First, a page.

The airflow that meets the fork blades and seatstays has been disturbed by the spinning wheels and in the case of the seatstays as well by the moving rider’s leg. In-depth CFD analysis has shown that at low yaw angles the airflow is pushed away from the fork blades and seatstays if they exhibit a slight outward orientation. The fork blades and seatstays of the new Foil have been optimized in that regard resulting in an advantage at yaw angles between 3 and 5 degrees.
In the process of developing the first edition of the Foil, SCOTT patented a new airfoil design and introduced the F01 Technology. An airfoil consists of three sections that can be modified according to airflow conditions. F01 Technology defines the boundary conditions according to which the airfoil is modified. In theory, an infinite number of airfoils can be designed based on this concept. The following section explains the three crucial areas of an airfoil.
This section consists of a convex shape, usually a circular-arc segment that either defines the best separation point location at high yaw angles or builds up an optimal airflow transition to components positioned behind.
This section consists of a convex shape, usually a circular-arc segment that builds a transition between the leading edge and the trailing edge. Its value has to be accurately defined and optimized because the separation point is located in this section at low yaw angles. The separation point has a direct impact on the wake and thus on the drag coefficient CD of the airfoil. From a construction perspective this section is of great relevance. While in theory the transition between the leading and trailing edge could be an edge, this is detrimental to the material characteristics of carbon. Edges within a carbon structure should be avoided as the material loses its strength and more layers are required in order to overcome this issue, resulting in a higher weight of the construction. In order to maximize the beneficial characteristics of carbon, the F01 Technology defines a round transition radius which requires no reinforcements and ads to a lightweight structure.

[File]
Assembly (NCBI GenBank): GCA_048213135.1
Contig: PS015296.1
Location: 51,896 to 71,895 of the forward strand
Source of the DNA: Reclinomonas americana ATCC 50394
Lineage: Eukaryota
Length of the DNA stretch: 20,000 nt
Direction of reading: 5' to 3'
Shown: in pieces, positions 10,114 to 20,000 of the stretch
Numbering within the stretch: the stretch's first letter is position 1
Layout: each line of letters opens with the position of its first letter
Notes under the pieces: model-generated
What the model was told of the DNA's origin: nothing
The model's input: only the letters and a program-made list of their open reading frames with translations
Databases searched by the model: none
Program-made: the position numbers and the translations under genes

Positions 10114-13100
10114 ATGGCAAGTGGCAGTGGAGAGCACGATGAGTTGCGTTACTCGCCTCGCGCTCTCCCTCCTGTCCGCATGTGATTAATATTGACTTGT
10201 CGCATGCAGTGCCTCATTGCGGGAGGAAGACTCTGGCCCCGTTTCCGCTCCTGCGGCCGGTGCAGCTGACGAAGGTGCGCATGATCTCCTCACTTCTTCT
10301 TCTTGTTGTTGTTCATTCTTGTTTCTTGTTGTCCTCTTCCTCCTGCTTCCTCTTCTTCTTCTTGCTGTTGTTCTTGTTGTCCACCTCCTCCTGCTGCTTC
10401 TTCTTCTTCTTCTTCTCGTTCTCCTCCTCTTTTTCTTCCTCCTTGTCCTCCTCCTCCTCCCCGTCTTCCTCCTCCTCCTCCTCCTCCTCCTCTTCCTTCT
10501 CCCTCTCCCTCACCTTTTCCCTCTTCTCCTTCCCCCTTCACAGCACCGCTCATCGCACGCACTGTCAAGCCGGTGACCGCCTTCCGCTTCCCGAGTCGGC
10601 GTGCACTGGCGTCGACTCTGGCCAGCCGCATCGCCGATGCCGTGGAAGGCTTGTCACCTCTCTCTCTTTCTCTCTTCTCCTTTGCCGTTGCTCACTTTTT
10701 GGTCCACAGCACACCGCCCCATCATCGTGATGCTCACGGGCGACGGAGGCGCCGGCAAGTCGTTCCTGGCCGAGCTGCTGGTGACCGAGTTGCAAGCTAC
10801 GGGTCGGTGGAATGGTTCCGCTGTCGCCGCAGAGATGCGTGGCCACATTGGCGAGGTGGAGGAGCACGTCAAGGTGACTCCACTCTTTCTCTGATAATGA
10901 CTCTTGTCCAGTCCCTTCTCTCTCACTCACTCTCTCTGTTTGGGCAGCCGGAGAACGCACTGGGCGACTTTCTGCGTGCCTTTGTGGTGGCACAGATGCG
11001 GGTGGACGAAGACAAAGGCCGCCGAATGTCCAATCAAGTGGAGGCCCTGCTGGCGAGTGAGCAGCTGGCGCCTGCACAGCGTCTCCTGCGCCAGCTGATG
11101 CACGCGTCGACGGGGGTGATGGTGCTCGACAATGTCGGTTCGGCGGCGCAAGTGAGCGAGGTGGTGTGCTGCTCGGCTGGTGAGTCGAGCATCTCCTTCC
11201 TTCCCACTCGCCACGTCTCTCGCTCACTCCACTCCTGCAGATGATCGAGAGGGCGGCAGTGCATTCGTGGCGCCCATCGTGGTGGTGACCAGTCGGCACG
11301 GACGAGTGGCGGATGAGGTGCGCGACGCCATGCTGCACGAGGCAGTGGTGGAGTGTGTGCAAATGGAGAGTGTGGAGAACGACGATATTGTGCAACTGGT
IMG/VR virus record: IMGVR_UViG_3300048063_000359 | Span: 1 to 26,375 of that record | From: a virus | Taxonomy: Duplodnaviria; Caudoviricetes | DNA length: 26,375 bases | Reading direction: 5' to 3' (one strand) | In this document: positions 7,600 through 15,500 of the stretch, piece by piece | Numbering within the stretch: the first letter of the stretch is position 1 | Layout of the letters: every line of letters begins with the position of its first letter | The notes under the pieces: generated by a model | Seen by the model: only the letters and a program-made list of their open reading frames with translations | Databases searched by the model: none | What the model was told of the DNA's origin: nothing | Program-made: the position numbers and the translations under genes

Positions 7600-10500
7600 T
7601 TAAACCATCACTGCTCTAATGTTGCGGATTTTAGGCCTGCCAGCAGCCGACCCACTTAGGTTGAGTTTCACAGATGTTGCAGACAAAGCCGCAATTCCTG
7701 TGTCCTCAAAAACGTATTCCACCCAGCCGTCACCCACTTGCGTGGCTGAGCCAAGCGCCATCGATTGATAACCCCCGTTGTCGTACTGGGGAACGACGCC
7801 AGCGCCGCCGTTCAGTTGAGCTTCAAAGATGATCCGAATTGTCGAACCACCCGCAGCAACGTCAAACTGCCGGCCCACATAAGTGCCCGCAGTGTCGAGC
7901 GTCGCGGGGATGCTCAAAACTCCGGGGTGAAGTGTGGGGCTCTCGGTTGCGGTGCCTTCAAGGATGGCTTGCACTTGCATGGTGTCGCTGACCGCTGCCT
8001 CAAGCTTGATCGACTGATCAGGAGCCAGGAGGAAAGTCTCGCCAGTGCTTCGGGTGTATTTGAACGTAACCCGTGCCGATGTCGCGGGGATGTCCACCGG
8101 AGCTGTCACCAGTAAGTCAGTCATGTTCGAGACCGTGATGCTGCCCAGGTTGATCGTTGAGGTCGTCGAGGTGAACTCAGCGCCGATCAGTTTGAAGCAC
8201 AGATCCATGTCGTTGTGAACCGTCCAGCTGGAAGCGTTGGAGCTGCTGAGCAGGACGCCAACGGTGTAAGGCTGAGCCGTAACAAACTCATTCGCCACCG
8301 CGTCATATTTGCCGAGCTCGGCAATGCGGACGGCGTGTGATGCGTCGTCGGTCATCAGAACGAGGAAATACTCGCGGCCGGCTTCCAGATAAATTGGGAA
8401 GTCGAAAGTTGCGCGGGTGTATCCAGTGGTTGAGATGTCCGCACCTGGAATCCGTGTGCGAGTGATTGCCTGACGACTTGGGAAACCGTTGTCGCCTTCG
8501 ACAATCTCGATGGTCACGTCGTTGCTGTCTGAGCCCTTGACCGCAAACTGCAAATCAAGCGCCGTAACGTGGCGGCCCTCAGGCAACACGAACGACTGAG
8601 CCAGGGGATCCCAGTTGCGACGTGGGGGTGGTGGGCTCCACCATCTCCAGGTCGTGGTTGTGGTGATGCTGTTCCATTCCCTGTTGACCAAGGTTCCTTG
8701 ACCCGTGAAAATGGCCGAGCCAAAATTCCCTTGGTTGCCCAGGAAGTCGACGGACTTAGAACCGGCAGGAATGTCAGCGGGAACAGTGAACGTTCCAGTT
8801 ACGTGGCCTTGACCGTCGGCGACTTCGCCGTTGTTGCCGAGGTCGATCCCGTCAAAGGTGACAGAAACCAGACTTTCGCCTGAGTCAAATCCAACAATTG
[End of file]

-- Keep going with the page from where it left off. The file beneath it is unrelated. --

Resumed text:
This section of the airfoil first contacts the air. The leading edge is generally based on a 4-digit NACA profile. This type of profile offers particularly good characteristics with regards to airflow boundary conditions and tube dimensions generally encountered on a bicycle. The profile is entirely configurable thanks to equations that determine the cross-section of the airfoil. On the F01 airfoil, 10% to 60% of the NACA airfoil’s front side portion is kept. The proportion of the used NACA airfoil on the F01 leading edge is also known as the Truncation Ratio. This portion represents 70% to 95% of the F01 airfoil depth.
The final wind tunnel test was carried out applying the testing protocols of the renowned German TOUR Magazine. A dummy with moving legs simulates real world riding conditions and ensures high testing reproducibility. The measurements were con- ducted at 45 km/h air and wheel speed in a full sweep covering yaw angles from –20° to +20° with the leg dummy pedaling at 90 rpm. The test revealed that the new Foil saves 6 Watts on average over the tested yaw spectrum compared to its predecessor. This equals a gain of 27 seconds over 40 kilometers with an average speed of 45kph.
The all-new, fully integrated RR1.0 cockpit from Syncros was developed in conjunction with the new Foil and adds to the aerodynamic excellence of this bike. Its superior aerodynamic properties stem from its aero-optimized shape which includes an F01 profile on the horizontal part of the bar along with state-of-the-art integration possibilities. Full integration of brake cables, mechanical and electronic shifting cables and Shimano’s Di2 junction box ensure a smooth transition between the cockpit and the frame, a clean look and aerodynamic cable routing. Despite the aerodynamic bar design which even features a recess to ensure a smooth transition between the bar tape and the grippy top area of the bar where no bar tape is needed, the Syncros Aero RR1.0 Cockpit has been designed following ergonomic principles. Another major advantage of this integrated carbon cockpit is the ability to specifically tailor the performance of the carbon structure on one piece. Towards the connection with the bar, the stem flares out into a triangulated section which offers a larger contact point for the bar to maximize rigidity and resist twisting.
Removing the junction between stem and bar, in addition, increases the stiffness of the cockpit to a level that is impossible to achieve for a conventional setup. At the same time, the carbon cockpit weighs in at an impressively low 395g (42cm bar width/110mm stem length). While the bar angle is predetermined due to the one-piece cockpit construction, the engineering team has conducted an in-depth analysis of handle bar positions in order to create a neutral position. Two different mount options make sure Garmin head units can be perfectly positioned in front of the cockpit and the rider has his data easily visible at all times. The Syncros Aero RR1.0 Cockpit is also available as an aftermarket piece. Thanks to a reducer shim it is compatible with both 1 1/4” and 1 1/8” steerers. Specific Aero Spacers have been designed for the new Foil in order to achieve a smooth transition between the stem and the frame. The Aero Spacers are available in 2mm, 5mm, 10mm and 20mm in order to fine tune the stack of the cockpit.